DEI Blog

What’s new, what’s old, what’s next: thoughts on Russia’s invasion of Ukraine.

Nargiza Adilov; Marta Grosso; Anne Jouve; Virginia A. Nardelli; Yasmin Sidhu; Philip Stark When Russian troops entered Kyiv on Thursday, February 24th, the invasion of Ukraine shook Europe to its core. As the events unfold, international politics has taken unprecedented directions but has also confirmed trends in security and defence policies. Being students in the…

Poland and the EU: A Bitter Divorce

By Kaitlyn Byrne Poland became a member of the European Union on May 1st, 2004, under the Accession Treaty signed in Athens in April 2003. This involved the commitment to “a stability of institutions guaranteeing democracy, the rule of law, human rights, and respect for and protection of minorities” (European Council, 1993).  However, recently, the…

The Joint Procurement Agreement (JPA) vs. public health emergencies: can the JPA win?

By Claudia Mantovan With the current COVID-19 crisis, the ability of the European Union (EU) to effectively face public health emergencies is being questioned once again. In the context of the pandemic, there is need for coordination and solidarity and one of the EU’s tools to try to achieve that is the Joint Procurement Agreement…

Is the European Commission becoming less independent?

By Jamie Millar As the steady enlargement of the European Union continues, the issue of its main executive arm’s independence and politicisation persists. But just how well-founded are these claims that Commissioners are losing autonomy? Is it a merited cause of concern for the overall strength of the Union and for its smaller member states…

State sovereignty, anti-elitism and coal: how national politics affect the implementation of the EU Green Deal in Poland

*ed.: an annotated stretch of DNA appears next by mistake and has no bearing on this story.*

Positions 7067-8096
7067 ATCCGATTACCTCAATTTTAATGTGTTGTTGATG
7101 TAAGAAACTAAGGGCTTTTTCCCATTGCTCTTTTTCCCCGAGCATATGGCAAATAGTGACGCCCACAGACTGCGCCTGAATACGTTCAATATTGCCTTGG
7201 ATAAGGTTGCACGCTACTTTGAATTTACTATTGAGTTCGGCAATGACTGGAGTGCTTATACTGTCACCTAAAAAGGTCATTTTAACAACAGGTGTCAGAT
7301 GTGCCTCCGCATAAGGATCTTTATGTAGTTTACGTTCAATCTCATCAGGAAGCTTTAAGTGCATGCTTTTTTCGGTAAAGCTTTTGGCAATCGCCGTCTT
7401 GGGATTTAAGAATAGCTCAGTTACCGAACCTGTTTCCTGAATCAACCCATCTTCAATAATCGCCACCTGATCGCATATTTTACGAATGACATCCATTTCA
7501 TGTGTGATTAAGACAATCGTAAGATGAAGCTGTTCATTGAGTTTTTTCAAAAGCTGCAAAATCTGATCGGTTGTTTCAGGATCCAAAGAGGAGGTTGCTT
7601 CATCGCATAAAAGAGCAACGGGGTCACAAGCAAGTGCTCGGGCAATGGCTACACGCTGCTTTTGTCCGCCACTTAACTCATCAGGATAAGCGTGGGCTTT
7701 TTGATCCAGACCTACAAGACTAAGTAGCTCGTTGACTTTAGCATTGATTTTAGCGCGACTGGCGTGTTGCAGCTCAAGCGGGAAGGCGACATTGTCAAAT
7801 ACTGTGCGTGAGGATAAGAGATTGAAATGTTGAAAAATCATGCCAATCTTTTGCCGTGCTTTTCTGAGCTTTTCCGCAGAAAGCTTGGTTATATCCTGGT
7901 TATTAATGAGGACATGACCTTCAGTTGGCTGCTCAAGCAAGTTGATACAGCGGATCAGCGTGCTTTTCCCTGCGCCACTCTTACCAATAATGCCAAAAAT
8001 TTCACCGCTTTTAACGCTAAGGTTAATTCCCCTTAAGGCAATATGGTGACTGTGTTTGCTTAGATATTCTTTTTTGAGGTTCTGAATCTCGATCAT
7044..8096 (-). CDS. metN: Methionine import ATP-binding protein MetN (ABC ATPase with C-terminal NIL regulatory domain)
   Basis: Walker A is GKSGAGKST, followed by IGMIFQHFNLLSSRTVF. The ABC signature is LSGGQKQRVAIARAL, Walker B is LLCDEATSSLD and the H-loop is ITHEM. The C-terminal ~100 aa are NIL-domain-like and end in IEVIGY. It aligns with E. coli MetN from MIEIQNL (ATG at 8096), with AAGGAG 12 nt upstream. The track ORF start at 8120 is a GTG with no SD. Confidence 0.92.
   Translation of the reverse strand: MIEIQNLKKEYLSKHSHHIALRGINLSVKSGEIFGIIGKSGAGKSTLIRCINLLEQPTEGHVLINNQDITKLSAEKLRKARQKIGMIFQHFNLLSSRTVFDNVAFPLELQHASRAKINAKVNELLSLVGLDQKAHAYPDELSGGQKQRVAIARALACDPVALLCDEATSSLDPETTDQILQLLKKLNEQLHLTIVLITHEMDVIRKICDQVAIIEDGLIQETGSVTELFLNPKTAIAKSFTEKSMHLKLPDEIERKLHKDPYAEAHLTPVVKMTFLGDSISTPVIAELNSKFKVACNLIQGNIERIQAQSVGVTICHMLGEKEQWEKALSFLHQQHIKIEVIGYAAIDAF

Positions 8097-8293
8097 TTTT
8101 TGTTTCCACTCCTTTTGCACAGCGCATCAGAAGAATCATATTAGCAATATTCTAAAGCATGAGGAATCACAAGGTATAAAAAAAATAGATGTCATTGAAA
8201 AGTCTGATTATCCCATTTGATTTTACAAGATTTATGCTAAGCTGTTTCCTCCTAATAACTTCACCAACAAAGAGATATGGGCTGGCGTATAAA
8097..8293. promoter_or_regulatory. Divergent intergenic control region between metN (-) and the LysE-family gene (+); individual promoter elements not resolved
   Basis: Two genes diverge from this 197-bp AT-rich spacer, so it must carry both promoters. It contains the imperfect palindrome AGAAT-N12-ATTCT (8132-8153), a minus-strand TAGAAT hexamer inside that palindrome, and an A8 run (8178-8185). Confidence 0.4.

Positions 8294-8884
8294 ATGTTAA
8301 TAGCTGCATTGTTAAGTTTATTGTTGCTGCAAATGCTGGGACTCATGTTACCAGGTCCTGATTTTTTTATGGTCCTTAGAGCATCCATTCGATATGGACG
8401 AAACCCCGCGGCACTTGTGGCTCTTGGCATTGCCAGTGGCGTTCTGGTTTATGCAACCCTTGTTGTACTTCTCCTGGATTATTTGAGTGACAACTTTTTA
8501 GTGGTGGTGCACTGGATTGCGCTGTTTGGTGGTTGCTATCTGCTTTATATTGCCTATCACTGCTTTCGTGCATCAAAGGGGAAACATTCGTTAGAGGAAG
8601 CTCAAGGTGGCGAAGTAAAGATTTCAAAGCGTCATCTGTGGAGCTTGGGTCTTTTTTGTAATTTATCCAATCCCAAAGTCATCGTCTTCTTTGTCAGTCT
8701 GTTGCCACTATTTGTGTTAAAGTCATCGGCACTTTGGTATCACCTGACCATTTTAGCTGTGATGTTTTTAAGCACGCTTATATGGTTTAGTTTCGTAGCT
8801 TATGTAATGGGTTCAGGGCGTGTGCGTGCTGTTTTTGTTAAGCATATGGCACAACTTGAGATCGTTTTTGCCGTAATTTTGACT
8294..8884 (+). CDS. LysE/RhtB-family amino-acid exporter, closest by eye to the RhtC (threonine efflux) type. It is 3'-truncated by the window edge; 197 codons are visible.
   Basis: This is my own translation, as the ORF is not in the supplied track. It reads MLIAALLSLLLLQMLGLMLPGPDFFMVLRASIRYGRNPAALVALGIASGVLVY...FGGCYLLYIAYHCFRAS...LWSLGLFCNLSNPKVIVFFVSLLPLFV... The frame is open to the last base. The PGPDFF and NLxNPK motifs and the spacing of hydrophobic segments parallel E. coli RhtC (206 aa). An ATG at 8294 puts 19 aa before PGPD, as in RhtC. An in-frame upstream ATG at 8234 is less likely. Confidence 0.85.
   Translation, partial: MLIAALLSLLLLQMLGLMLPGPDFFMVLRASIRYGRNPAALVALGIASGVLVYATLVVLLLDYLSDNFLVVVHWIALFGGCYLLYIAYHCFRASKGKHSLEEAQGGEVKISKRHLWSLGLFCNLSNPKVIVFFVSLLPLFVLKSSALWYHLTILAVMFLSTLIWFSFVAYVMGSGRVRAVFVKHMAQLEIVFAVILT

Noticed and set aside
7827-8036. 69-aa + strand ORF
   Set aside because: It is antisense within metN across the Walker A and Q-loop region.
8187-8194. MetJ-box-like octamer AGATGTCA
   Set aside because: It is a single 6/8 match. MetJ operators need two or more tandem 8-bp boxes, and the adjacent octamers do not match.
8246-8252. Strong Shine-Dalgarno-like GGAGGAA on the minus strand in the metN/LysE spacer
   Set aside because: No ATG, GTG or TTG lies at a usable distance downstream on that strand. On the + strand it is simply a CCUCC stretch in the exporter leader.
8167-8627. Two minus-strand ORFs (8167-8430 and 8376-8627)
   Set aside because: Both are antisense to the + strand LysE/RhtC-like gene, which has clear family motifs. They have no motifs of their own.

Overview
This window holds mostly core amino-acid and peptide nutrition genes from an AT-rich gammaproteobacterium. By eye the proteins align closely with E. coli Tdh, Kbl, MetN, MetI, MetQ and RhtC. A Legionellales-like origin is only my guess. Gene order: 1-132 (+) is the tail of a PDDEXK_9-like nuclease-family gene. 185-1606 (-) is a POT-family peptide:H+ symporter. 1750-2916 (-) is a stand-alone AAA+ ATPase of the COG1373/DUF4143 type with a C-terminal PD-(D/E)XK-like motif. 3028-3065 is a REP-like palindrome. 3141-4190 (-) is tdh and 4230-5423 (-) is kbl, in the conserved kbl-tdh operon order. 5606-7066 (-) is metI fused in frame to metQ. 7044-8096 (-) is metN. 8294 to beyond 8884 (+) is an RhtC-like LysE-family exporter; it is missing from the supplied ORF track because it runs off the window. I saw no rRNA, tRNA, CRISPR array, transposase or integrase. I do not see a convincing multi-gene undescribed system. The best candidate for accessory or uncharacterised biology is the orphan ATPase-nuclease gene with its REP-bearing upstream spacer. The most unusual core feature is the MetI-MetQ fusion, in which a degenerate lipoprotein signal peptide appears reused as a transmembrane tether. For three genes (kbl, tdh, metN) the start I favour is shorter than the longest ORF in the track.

By Lieke Wiersum In December of 2020, the EU Green Deal was finalized. Since then, progress has been made, but efforts are still insufficient to reach the climate targets formulated in the Paris Agreement. Although all 27 member states signed the deal, many are significantly behind others in implementing suitable measures (Climate Action Tracker, 2021).…

Interest Groups: Some say donations others say bribes – What is the money really for?

By Nicola Mc Grath The European Parliament (EP) has been able to amend legislation since the entry into force of the Single European Act in July 1987, thereby incorporating certain interests and policy aims in the decision making process. Since 2008, the European Union’s (EU) political parties and foundations can receive private financial donations as…

How is public health expenditure hindering Albania from EU accession?

By Dovile Milisauskaite Since the fall of its communist regime in 1990, the Balkan nation of Albania has worked toward a clear goal: European integration. The country, which was isolated economically and politically from the rest of the world just 20 years ago, has been an official candidate for accession to the European Union since 2014.…

The One that got away? How Poland is sidelining the EU’s anti-authoritarianism measures.

By Ekaterina Tarasova Since the accession of the Law and Justice party (PiS) in 2015, Poland has been engaged in democratic backsliding – a process defined as the deliberate undermining of liberal democratic values and the system of checks and balances by the domestic elite in order to achieve its long-term hegemony (Pech and Scheppele,…

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